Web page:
SEOUL, July 11 (Korea Bizwire) – With the summer movie season right around the corner, a number of blockbuster movies – Train to Busan (July 20), Jason Bourne (July 27), The Last Princess (early August), and The Tunnel (August 10) – will be fighting for top spot at the Korean box office.
According to Korea Film Council statistics, American thriller Now You See Me 2, which has not officially premiered yet, ranked fourth on the Korean Weekend Box Office chart released on July 11 by attracting almost 200,000 moviegoers over the weekend.
What led to the initial success of this movie was the use of a marketing technique known locally as a “paid” movie premiere (essentially a sneak preview). Now You See Me 2 was screened 1,777 times at 412 theaters over the weekend.
Some film distributors use this tactic, where the movie is temporarily launched the day or the weekend before its actual premiere date, for word-of-mouth advertising, in order to draw more spectators.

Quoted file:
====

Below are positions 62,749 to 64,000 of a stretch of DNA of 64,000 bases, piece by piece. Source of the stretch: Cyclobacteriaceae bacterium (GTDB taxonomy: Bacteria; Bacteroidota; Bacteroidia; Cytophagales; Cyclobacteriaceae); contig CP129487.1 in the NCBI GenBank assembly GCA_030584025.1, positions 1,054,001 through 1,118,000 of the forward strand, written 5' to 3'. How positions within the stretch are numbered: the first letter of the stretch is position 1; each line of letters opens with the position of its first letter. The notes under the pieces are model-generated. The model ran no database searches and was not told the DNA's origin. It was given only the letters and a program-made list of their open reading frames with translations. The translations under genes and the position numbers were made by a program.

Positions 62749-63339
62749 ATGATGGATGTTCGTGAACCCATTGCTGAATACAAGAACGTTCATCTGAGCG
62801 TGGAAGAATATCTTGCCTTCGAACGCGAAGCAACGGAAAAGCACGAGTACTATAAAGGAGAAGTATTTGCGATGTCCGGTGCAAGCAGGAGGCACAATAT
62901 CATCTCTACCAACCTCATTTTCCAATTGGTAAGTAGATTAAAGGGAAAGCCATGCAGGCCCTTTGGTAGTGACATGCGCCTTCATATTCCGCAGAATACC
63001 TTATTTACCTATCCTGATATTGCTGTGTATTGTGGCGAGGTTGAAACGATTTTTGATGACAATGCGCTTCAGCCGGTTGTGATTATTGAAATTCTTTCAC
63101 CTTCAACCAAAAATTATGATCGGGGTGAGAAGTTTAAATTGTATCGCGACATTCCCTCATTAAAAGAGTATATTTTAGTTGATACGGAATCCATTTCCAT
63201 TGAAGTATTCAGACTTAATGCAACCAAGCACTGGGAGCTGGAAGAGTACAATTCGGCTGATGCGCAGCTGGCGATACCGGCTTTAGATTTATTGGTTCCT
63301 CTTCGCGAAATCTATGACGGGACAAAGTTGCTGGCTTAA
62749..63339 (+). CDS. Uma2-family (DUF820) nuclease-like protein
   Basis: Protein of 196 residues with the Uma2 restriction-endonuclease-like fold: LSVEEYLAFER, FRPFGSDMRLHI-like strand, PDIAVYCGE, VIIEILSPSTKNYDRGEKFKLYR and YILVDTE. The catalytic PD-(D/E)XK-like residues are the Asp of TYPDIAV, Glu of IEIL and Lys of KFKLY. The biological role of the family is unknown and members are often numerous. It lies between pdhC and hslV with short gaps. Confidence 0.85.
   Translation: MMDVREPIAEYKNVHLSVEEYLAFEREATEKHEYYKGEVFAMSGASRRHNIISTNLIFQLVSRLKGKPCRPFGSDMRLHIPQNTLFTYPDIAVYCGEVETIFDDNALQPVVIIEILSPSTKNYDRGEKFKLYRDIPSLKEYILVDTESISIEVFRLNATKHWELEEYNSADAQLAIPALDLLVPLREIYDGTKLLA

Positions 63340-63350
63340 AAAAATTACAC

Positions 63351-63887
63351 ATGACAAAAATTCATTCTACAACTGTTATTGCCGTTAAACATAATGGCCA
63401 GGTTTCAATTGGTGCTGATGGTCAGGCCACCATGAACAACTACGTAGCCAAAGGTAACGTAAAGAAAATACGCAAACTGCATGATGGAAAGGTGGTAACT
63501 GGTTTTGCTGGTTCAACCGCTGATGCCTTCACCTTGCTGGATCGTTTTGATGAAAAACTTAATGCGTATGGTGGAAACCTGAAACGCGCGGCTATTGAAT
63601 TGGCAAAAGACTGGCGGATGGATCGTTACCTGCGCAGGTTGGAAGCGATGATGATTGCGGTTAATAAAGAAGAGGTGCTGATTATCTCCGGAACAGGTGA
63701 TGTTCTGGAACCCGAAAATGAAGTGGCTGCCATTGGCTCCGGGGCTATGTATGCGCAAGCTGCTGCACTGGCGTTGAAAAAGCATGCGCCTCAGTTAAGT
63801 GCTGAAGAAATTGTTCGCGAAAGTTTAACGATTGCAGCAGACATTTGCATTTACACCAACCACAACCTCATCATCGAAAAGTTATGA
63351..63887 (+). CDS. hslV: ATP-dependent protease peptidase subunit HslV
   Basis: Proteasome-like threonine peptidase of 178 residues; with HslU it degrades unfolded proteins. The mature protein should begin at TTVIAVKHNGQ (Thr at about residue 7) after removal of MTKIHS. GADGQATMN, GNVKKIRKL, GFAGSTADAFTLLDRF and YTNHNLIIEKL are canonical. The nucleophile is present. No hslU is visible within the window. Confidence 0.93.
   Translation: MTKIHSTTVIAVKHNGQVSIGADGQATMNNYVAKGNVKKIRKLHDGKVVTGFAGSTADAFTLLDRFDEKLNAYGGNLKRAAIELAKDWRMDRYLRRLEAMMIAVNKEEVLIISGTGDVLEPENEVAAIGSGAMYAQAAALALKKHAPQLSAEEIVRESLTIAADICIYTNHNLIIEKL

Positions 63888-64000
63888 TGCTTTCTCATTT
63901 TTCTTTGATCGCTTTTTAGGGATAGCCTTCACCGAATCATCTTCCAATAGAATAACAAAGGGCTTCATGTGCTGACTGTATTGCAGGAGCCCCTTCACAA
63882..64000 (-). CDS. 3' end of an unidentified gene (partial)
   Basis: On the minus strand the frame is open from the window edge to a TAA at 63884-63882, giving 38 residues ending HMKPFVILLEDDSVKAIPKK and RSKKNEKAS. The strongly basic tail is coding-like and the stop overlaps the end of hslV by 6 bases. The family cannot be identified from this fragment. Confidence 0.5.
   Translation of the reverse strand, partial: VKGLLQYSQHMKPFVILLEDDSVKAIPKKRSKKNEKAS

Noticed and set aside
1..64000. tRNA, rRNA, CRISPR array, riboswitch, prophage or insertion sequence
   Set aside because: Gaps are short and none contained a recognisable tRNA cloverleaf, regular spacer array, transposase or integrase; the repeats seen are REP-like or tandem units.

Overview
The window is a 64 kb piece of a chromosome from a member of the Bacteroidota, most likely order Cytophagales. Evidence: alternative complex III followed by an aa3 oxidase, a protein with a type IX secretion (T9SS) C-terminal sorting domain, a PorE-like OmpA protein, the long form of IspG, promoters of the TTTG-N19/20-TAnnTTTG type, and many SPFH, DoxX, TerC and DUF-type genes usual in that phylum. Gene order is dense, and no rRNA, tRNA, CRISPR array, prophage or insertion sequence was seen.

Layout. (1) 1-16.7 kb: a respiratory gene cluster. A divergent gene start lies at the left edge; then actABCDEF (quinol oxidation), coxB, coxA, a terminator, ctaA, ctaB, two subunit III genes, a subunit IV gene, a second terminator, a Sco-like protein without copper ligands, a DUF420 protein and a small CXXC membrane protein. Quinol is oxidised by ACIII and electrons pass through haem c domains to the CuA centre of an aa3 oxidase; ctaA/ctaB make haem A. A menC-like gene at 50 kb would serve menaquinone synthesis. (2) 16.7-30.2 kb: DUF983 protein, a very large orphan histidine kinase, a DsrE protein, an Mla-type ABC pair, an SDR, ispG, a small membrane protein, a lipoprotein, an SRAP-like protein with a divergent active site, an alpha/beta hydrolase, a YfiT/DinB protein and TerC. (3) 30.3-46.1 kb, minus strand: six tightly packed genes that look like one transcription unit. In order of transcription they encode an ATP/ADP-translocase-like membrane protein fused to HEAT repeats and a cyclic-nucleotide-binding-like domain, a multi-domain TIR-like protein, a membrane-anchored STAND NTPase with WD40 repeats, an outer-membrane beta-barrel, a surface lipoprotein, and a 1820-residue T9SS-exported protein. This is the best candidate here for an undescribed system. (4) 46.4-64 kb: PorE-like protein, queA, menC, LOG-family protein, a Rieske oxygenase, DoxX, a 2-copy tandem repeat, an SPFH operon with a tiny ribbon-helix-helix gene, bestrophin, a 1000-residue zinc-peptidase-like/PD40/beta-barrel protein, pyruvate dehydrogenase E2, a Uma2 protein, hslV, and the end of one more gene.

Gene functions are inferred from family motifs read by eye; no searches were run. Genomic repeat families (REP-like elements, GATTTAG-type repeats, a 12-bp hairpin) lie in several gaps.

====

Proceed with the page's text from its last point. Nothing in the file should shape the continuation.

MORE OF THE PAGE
A movie loses its spot in theaters if it fails to attract the targeted number of viewers during the first week following the premiere, so using a catalyst is unavoidable, according to an industry official.
Another hidden purpose of screening a sneak preview or a midnight release is to set viewership records – all for the marketing purpose of drawing more attention. The tickets sold for sneak previews also count as part of total ticket sales, which are often used as a proxy for the popularity of a movie.
Some film distributors, typically small ones who can’t even find theaters to screen their movies, feel even more disadvantaged due to their bigger rivals’ approach.
Everyone in the film industry knows that Now You See Me 2’s weekend sneak preview was held in order to keep the Korean film Train to Busan, which is scheduled to premiere a week later, in check. Train to Busan will also have sneak previews for three days prior to its official premiere date on July 20.
“August marks the beginning of the summer movie season, and a sneak preview is a great way to start the word-of-mouth effect,” said a spokesperson from NEW, the film distributor of Train to Busan. “Theaters and fans have asked a lot of questions.”
An expert from one of the film distributors pointed out that, “If big film distributors overtake the majority of theaters with sneak previews, small distributors will be forced to release fewer movies on fewer screens.”
By Nonnie Kim (firstname.lastname@example.org)